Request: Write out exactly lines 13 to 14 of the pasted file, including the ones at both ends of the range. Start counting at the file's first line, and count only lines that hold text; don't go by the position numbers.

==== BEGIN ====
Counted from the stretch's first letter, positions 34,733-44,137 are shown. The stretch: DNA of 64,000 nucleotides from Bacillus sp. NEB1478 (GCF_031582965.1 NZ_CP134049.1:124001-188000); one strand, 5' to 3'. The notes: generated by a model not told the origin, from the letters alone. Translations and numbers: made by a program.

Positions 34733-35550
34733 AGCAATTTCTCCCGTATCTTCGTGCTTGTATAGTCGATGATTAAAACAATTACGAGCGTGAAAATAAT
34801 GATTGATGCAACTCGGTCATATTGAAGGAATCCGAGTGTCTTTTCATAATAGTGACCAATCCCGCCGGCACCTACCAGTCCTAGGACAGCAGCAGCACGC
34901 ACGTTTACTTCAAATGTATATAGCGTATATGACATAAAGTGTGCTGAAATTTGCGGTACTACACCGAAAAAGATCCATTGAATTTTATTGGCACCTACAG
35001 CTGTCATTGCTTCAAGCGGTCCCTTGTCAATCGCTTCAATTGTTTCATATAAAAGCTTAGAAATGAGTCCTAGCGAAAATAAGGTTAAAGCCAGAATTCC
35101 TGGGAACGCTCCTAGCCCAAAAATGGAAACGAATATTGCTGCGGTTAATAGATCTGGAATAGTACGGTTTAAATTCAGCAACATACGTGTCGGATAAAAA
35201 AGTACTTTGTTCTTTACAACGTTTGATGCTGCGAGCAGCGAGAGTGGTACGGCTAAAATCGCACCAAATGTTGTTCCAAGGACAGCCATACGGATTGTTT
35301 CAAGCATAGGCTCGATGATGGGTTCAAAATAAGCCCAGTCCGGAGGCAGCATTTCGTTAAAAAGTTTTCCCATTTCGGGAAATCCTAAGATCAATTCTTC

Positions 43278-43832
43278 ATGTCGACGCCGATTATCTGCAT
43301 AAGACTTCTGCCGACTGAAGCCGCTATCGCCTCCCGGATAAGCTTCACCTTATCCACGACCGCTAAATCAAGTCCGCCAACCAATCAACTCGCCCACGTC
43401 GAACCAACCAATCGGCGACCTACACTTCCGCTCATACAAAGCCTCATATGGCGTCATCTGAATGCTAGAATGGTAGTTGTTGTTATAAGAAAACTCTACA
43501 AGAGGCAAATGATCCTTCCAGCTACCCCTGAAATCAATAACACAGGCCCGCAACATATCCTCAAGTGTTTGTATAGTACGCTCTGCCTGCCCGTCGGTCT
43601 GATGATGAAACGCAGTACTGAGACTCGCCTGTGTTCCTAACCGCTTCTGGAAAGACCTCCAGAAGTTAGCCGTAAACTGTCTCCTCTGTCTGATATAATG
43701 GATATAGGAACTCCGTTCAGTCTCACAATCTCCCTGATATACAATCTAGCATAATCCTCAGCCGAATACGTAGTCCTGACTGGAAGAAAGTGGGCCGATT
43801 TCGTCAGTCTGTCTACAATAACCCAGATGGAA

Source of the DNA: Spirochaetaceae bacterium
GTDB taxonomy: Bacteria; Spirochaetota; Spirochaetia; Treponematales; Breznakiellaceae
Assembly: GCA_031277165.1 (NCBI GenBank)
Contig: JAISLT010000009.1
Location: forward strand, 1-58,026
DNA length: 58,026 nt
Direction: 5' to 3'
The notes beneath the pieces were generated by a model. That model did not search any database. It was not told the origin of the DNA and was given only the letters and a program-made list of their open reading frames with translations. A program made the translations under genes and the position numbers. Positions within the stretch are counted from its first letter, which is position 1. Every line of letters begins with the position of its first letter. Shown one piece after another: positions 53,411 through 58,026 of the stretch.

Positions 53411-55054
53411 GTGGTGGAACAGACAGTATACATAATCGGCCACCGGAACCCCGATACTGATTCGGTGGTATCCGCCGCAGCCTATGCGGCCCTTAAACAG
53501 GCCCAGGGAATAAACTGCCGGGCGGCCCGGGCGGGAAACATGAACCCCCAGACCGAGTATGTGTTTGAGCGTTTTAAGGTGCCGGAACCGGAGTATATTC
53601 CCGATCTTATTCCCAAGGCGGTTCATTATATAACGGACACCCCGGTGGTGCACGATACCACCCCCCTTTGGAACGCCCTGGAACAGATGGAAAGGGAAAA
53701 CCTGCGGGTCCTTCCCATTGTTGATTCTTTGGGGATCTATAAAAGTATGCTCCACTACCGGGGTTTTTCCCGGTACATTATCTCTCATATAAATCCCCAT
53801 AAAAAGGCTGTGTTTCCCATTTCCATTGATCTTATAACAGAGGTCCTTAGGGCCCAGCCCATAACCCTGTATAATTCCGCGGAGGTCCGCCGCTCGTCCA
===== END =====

43401 GAACCAACCAATCGGCGACCTACACTTCCGCTCATACAAAGCCTCATATGGCGTCATCTGAATGCTAGAATGGTAGTTGTTGTTATAAGAAAACTCTACA
43501 AGAGGCAAATGATCCTTCCAGCTACCCCTGAAATCAATAACACAGGCCCGCAACATATCCTCAAGTGTTTGTATAGTACGCTCTGCCTGCCCGTCGGTCT